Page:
How to find a reputable trainer - what to look for and avoid
Most of us who have owned companion animals have trained them basic skills, such as sit or give paw. Some owners have even been successful in training their pet to do more complicated, uncommon tricks, such as grabbing an item from out of the fridge.
Although many pet owners seek trainers for basic obedience training, a lot of pet owners seek guidance from trainers to help with problematic behaviours. For instance, if their pet shows an unwanted behaviour, such as dog-directed aggression, excessive vocalizing, or resource guarding, owners often require an appropriate professional to introduce management strategies and techniques to help them reduce the presence of these behaviours.
Choosing the right trainer is one of the most important and hardest decisions a pet owner can make. If you have come to the decision to look for a trainer, see below for a few basic facts about the training industry as well as what you should look for and avoid in a trainer.
Training is unregulated. Despite the large number of training organizations, schools and associations that exist, absolutely anyone can call themselves a trainer. As a result, trainers can practice outdated training methods, e.g., pack leadership and positive punishment, that can be detrimental and even dangerous to your pet.
Main question to ask:
WHAT ARE THEIR METHODS?
POSITIVE REINFORCEMENT / REWARD-BASED TRAINING
What is a positive, force-free trainer?
They will avoid the use of pain, fear, and punishment. People may think that these trainers are not successful in achieving results, due to their lack of ‘discipline’; however, force-free trainers achieve results by using time-outs, ignoring negative behavior, and/or removing something the animal wants, while avoiding the negative consequences that may arise from improper training methods. These methods are used to guide your pet into making the right choices rather than punishing incorrect choices.
Victoria Stilwell’s Four Pillars of Positive Training:
Use of positive reinforcement [adding something the animal wants in order to increase the likelihood that the behaviour will occur again]
Avoid the use of positive punishment techniques (intimidation, physical punishment)
Understand the misconceptions of dominance theory
Learn about the animal's experience from their point of view
Also see IAABC's position statement on Dominance Theory.
Qualities of a good trainer (not in order of importance):
1. Use positive-reinforcement training
A lot more skill is needed to use positive training techniques to correct unwanted behaviours, such as aggression – these trainers are therefore truly skilled, and are set apart from those that incorporate both positive and punishment techniques into their practice.
2. Great interpersonal skills
They must be able to communicate effectively to pet owners and open to listening to owner's questions and concerns. If the owner does not feel comfortable speaking to the trainer, it can hinder the success of the process.
3. Full behaviour history of the animal is requested
Gathering this information is essential for the trainer to understand the root of their behaviour.
Just like anyone you hire, references are evaluated. When hiring a trainer, it is imperative you receive contact information from previous clients – in fact they should encourage you to contact these people, as good trainers want to display the effectiveness of their techniques.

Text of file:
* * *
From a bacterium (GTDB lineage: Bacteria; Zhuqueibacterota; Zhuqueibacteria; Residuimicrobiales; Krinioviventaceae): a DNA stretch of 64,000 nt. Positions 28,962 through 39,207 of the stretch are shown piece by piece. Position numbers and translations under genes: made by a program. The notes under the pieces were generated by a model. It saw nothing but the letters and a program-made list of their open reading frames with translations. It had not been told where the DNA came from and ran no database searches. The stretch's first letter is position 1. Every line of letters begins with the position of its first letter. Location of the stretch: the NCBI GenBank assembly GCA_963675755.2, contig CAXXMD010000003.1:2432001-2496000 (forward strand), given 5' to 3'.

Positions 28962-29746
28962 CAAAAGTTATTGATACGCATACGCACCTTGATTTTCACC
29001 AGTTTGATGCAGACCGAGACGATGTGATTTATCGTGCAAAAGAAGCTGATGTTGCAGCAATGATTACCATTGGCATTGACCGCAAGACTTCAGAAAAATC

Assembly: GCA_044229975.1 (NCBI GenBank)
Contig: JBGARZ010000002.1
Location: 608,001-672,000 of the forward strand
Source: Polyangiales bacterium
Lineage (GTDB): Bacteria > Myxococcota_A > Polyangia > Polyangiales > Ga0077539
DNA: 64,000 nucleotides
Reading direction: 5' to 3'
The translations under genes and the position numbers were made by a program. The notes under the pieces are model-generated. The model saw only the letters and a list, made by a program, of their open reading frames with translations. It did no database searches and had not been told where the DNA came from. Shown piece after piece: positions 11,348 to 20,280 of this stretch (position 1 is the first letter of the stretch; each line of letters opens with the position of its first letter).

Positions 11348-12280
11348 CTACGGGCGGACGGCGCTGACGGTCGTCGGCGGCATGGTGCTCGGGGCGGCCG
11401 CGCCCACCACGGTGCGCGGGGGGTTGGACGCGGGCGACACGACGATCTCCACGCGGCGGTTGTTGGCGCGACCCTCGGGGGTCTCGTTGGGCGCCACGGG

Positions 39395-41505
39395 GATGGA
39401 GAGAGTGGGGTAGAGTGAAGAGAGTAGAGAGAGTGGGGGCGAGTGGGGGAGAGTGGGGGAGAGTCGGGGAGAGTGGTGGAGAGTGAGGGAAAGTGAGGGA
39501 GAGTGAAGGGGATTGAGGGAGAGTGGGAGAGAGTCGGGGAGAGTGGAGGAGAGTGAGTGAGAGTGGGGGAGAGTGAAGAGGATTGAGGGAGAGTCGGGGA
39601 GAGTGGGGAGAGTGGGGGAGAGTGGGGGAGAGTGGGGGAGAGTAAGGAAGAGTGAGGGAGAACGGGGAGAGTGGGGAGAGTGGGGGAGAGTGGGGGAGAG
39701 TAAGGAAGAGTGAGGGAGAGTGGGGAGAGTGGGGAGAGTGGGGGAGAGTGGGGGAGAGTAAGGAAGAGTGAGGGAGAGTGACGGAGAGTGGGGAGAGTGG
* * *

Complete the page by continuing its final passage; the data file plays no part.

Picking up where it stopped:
5. Interact with everyone living with the animal
Trainer must communicate with everyone in the household or have a way to establish that everyone is interacting similarly with the pet, e.g., same body language and words used. In order to ensure long-term success, consistency across family members is key.
6. Inclusion of the owner
The trainer should talk the owner through each session, communicating what they are doing and how it is working. Remember, owners are being trained as well during these sessions, and the goal is for you to not need them anymore.
7. They will not make any promises or guarantees
A trainer should not make guarantees or promise specific results. Often a behavioural problem cannot be completely eradicated, depending on the severity of the issue, and this should be addressed at the beginning, thereby establishing expectations accordingly. They should, however, be willing to ensure satisfaction of their services.
DACVB, CAAB, IAABC, CCBC – these are some acronyms that can appear after the professional’s name.
They can be a member of an organization and/or take part in continuing education to keep updated on current knowledge.
9. Vaccinations A trainer should require up to date vaccinations for any animal they are evaluating or that are coming into their facility, and they should discourage owners from bringing ill animals to a training class.
10. Willing to collaborate with a veterinarian
Unless the trainer is a veterinarian, they do not have the medical background to make recommendations on medications. Therefore, a good trainer should feel comfortable working alongside a veterinarian and should be open to seeking assistance from other behaviour or veterinary professionals.
What to avoid:
Use of the term “pack leader”
Use of the term “dominance”
Use of punishment tools: shock, prong or choke collars, or electric fences, spray with water bottle, etc.
Use of punishment techniques: alpha rolls, kicking, poking, leash jerks, or any other physical punishment
A trainer without references
A trainer that does not ask about your pet's history
Victoria Stilwell. Positively. https://positively.com